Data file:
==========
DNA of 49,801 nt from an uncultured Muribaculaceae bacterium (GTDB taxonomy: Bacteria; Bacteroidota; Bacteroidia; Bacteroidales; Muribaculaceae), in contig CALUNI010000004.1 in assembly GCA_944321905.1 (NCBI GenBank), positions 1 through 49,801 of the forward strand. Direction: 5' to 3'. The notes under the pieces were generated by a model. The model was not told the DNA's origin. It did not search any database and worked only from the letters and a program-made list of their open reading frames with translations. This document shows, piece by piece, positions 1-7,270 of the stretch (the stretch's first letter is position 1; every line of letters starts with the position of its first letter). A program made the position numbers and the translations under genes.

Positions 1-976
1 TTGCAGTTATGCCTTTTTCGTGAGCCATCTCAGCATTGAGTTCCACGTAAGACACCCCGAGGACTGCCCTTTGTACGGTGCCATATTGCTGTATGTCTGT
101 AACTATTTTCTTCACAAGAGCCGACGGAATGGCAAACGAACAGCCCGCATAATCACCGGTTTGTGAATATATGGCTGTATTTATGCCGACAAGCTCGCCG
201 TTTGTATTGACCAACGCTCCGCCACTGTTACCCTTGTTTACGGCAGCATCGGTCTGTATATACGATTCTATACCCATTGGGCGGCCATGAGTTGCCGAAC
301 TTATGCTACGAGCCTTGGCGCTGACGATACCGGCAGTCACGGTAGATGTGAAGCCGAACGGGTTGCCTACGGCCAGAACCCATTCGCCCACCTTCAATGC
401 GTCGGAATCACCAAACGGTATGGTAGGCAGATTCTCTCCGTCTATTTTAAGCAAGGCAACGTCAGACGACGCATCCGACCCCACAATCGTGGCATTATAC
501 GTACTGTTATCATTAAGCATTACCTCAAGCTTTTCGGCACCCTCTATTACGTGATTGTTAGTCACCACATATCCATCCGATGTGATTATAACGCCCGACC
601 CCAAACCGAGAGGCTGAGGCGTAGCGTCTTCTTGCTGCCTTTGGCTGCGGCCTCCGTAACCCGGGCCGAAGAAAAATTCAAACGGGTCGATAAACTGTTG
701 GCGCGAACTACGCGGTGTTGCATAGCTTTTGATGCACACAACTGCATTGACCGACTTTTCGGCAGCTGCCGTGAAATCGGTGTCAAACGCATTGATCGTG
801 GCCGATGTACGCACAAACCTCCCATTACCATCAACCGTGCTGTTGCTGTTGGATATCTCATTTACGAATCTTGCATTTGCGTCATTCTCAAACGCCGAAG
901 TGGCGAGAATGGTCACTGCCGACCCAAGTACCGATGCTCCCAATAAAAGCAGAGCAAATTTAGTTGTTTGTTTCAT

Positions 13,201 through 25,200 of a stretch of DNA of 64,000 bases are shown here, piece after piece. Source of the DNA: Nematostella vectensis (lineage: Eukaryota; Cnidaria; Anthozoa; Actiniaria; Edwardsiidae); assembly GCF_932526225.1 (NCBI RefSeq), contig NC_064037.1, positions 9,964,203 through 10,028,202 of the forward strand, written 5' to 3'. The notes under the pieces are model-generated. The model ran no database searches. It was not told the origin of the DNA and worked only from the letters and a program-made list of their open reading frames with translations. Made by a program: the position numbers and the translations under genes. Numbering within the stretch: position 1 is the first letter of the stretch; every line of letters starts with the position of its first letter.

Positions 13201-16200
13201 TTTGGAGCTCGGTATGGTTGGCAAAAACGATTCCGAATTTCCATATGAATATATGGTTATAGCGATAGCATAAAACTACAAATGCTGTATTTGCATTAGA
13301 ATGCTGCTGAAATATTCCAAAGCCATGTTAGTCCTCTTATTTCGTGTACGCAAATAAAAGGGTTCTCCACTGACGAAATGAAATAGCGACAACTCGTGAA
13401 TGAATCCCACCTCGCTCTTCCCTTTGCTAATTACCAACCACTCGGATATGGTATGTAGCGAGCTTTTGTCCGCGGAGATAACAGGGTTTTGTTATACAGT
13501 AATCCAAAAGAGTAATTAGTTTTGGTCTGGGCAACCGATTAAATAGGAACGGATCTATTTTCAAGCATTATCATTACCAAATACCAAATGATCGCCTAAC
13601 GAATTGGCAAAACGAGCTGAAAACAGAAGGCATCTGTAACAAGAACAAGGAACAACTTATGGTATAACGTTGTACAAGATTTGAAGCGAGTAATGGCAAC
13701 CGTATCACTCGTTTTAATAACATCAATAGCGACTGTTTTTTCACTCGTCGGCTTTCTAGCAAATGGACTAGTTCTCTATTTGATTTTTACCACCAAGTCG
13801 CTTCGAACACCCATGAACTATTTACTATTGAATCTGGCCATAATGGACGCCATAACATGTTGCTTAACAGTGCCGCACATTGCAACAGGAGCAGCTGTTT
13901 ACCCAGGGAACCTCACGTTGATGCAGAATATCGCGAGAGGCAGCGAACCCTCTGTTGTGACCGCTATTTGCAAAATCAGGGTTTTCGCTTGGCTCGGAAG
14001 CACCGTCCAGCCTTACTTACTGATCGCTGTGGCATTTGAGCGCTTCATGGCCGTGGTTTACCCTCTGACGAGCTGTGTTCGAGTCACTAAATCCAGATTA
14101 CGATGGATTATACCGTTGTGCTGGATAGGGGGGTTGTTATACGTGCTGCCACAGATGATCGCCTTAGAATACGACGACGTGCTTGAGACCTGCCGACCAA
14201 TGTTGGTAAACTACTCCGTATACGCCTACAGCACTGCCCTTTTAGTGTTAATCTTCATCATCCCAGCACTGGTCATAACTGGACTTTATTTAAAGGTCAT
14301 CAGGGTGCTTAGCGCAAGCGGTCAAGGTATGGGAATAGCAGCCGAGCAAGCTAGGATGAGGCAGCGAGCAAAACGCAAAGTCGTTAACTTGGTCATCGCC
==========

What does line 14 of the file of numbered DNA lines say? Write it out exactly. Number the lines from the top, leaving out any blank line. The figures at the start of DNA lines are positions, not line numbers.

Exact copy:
Positions 13201-16200